Economists have a unique way of observing and evaluating human activities based on produced economic surplus. Although excessive reliance on this viewpoint can prove myopic and amoral, it is nevertheless a useful tool for assessing the underlying reality of things.

Here we focus on a detailed understanding of the economic realities of identity systems, in terms of their contribution to value creation, their usage of specific processes, artifacts, and tools, and their relation to the most common economic activities. This will help us understand how and why such systems have become ubiquitous, as well as provide us with a framework to approach future-facing identity system solutions.

Patterns of activity

Looking through the economic lens, we can generally organize human activities as hierarchic structures, ultimately meant to support transactions with positive value creation. This can result in the oversimplified yet helpful notion that all sustainable forms of activity directly or indirectly contribute to value creation.

At a high level, transactions generally go through the following stages:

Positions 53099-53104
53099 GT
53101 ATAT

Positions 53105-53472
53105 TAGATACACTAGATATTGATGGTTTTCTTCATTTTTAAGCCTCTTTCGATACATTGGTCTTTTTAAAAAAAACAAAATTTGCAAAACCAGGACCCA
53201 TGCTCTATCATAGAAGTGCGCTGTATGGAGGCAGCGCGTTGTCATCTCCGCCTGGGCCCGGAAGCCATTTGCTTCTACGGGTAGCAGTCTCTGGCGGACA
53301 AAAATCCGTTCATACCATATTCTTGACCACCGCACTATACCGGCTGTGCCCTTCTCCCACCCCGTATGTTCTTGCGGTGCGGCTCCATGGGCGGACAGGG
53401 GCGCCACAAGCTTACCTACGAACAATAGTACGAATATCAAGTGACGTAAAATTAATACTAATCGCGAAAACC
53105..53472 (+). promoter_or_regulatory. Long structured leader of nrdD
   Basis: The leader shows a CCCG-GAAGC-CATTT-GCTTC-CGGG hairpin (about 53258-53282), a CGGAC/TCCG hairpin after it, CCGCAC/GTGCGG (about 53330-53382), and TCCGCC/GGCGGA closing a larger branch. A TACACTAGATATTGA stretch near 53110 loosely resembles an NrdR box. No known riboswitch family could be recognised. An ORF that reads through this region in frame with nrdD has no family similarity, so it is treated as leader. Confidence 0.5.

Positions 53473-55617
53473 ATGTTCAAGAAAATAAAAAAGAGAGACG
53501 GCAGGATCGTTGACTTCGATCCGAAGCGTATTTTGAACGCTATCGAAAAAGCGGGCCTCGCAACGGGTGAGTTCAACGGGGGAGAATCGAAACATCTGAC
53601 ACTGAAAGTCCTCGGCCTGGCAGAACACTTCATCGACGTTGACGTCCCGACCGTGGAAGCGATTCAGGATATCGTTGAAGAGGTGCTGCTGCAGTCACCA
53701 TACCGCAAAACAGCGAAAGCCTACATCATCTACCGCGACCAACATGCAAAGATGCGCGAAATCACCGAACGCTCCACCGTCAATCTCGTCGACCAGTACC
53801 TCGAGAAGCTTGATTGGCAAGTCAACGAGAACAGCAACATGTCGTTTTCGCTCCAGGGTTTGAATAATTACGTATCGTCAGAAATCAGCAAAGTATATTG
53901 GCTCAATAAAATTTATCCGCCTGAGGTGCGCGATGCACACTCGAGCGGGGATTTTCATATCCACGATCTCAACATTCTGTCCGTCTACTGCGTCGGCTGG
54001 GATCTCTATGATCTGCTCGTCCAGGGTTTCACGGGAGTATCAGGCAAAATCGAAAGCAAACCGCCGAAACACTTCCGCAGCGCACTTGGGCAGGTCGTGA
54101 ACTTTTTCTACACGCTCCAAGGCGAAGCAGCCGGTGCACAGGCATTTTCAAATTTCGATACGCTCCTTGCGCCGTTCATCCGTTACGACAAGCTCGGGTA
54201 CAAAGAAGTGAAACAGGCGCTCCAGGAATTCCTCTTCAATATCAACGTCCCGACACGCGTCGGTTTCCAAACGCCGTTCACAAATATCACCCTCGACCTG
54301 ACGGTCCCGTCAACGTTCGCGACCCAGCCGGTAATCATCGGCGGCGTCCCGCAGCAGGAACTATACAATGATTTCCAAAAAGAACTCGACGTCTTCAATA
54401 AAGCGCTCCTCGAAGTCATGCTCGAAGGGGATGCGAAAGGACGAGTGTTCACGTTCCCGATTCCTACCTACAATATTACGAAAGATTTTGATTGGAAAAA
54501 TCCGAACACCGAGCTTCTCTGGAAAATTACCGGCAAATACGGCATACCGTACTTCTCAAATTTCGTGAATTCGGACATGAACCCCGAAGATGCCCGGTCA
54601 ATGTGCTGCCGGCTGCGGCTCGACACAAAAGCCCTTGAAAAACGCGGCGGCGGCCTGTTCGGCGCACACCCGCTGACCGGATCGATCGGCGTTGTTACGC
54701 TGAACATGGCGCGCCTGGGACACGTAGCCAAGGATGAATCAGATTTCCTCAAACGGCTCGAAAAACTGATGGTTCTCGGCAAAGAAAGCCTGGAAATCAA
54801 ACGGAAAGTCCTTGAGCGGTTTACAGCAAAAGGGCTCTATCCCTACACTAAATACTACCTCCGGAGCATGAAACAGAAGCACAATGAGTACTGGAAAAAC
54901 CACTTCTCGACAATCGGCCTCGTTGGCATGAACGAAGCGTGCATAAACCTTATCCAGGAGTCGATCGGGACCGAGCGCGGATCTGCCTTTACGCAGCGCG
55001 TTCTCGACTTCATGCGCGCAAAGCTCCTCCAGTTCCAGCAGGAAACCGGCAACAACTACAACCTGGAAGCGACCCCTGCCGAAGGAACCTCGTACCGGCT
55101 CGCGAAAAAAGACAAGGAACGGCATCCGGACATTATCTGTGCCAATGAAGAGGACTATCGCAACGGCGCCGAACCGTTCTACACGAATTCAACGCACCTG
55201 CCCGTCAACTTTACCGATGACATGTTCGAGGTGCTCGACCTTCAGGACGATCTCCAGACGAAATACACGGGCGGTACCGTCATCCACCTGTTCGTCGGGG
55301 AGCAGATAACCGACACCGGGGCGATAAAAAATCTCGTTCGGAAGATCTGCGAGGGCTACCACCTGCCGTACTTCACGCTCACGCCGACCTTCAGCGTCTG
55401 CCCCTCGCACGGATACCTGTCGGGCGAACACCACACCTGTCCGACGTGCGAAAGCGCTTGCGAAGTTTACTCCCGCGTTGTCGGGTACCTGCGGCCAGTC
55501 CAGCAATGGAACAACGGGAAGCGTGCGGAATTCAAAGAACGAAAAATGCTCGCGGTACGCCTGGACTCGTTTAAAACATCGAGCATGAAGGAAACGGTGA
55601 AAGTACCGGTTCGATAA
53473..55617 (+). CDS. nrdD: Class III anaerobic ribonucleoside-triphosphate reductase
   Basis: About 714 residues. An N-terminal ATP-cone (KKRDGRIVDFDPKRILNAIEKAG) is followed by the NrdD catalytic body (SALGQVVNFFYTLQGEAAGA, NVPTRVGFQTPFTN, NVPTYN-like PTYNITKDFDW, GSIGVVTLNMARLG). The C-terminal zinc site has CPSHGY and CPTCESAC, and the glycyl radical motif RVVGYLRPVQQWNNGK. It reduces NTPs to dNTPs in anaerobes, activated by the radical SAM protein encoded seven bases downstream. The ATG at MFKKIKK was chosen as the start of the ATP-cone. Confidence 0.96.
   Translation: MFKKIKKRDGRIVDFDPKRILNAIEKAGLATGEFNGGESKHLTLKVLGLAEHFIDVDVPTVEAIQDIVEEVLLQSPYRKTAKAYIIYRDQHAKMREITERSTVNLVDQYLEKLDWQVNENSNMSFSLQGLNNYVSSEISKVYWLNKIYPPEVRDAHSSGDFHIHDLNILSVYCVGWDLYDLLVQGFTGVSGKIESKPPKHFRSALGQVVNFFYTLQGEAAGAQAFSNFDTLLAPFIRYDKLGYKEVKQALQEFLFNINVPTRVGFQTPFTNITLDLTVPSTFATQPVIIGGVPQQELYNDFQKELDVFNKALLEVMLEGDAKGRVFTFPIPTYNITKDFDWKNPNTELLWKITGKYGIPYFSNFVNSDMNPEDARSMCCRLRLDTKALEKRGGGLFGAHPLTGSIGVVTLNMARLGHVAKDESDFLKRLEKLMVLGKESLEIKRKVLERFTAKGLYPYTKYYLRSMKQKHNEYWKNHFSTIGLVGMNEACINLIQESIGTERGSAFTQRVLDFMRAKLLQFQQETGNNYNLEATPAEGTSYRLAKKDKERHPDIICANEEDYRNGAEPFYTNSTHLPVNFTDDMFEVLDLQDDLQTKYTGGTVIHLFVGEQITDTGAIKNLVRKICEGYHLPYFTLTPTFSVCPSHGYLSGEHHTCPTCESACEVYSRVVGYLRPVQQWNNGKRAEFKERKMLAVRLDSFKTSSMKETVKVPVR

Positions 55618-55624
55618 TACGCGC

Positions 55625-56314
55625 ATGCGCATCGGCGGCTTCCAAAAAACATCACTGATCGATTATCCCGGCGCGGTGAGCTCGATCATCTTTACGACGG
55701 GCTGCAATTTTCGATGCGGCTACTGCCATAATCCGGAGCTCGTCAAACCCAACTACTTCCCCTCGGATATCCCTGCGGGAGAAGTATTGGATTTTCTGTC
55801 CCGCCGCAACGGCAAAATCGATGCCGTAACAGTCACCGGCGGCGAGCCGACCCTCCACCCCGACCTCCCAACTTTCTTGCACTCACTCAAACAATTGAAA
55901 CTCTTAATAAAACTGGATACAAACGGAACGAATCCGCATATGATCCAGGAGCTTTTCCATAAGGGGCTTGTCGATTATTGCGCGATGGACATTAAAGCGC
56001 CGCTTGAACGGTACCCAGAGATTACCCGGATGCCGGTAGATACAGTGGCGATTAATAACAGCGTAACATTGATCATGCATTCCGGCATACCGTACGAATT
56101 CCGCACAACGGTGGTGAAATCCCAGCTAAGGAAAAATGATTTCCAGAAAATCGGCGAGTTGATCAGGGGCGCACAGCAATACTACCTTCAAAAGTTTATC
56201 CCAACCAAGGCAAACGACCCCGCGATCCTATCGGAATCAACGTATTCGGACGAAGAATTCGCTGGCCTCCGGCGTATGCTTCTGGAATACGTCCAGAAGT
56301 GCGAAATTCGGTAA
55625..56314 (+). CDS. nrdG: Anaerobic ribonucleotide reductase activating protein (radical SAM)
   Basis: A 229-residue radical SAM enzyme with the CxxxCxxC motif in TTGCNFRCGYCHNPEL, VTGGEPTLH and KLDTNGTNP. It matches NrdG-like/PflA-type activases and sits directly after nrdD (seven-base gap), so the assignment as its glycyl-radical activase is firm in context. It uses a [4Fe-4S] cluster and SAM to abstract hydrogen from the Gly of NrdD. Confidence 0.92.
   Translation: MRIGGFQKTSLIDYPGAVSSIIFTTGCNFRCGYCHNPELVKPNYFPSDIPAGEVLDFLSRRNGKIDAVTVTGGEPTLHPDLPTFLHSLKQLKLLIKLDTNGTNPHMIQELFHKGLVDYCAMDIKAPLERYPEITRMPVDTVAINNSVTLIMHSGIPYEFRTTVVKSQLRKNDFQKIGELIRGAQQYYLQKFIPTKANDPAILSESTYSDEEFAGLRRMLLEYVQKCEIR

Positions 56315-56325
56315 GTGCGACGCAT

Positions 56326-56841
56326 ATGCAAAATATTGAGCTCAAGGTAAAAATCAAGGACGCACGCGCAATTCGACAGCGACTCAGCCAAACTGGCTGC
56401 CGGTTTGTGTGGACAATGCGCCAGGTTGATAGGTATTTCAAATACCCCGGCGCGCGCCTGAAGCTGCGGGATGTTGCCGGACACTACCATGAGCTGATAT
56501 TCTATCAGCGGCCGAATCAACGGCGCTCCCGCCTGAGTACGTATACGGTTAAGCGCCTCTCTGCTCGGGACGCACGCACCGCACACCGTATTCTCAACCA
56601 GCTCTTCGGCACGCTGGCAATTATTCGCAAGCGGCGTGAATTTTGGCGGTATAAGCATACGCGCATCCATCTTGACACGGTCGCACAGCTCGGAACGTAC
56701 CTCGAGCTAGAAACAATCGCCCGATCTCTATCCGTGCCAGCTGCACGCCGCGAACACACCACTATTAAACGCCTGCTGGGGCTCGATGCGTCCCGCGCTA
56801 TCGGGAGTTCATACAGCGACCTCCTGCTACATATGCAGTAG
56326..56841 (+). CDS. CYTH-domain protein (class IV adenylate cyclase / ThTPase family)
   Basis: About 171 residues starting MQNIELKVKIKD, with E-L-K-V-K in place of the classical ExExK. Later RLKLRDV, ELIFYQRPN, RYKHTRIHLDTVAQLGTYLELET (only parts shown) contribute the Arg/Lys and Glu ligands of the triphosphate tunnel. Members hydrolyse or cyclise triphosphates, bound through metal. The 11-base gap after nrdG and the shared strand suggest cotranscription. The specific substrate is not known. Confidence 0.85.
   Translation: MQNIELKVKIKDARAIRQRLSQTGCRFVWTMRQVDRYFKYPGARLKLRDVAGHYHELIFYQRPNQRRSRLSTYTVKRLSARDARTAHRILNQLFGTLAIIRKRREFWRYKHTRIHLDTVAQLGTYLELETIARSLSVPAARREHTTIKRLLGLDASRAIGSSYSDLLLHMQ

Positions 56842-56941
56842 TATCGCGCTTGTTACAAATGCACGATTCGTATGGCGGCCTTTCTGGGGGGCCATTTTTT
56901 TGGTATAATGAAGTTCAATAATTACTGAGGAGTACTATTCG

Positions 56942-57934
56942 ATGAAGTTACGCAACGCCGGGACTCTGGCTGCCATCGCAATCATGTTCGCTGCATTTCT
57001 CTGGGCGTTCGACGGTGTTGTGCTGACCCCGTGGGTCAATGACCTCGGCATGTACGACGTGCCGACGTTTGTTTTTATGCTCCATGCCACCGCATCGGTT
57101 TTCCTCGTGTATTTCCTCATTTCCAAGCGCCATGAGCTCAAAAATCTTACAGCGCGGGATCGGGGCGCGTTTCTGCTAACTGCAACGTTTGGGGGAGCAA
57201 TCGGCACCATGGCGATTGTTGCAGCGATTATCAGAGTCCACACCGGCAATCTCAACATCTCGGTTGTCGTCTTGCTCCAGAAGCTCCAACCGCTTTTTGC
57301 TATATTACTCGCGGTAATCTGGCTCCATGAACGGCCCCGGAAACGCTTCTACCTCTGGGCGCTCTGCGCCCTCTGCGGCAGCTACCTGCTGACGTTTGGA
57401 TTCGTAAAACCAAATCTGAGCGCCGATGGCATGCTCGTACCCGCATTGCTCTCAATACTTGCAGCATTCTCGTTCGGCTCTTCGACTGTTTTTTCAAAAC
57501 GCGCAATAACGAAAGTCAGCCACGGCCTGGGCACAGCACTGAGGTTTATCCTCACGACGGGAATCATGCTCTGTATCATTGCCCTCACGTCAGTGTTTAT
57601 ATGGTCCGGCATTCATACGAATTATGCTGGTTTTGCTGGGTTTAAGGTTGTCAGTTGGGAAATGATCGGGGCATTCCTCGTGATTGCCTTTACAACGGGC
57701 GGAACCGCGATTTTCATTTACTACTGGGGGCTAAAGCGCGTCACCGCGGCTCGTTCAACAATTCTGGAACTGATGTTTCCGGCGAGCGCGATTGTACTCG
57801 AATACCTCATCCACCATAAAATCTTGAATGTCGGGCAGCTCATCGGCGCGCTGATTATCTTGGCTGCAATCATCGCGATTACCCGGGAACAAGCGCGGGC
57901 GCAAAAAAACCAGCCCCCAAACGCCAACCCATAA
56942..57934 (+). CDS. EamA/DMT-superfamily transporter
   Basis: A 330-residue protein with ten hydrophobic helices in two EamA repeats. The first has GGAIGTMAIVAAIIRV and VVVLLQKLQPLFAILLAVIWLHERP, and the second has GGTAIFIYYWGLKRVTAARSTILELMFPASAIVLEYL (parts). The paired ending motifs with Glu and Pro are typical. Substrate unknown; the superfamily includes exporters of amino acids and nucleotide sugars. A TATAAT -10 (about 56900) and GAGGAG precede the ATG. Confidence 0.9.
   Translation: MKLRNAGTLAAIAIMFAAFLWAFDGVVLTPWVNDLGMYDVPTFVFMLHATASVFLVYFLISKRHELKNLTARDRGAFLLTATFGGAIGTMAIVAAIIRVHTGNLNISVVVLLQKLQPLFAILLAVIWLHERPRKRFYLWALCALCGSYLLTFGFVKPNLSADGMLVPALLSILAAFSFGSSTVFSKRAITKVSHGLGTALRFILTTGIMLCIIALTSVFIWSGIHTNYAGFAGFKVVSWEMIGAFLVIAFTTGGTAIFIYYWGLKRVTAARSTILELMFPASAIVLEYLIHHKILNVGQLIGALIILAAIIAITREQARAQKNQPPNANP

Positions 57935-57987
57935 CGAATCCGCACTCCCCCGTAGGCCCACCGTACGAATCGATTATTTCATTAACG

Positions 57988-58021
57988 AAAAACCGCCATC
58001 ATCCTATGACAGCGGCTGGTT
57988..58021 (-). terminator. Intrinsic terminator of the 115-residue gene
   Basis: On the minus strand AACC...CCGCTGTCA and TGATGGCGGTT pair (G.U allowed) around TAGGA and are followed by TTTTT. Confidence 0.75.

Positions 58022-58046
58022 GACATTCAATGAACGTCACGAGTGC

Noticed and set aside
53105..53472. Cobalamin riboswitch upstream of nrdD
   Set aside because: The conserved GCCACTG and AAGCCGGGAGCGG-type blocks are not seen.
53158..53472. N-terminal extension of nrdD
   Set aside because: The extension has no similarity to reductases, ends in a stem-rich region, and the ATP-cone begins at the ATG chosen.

1. Establishment of information, identity, and reputation.

  2. Preparation of resources including objects or relationships for access.

  3. Acting to establish agreements through personal interaction and resource access. Also completing preparations preceding an upcoming transaction.

  4. Creating value through completion of a beneficial transaction.

Activities supporting transactions can generally be categorized into the following groups (see appendix for full definitions):

Security administration

All stages and activities may contain additional security and administrative sub-activities, designed to facilitate operation and to mitigate against negative outcomes. For example, a user may have to maintain user name and passwords securely, in order to prevent hacks, fraud, or theft. Identification (self) — In multi-party transactions each party needs to determine the scope and context of their identity and express it to other parties. For example a customer may present their driver’s license.

Identification (perceived)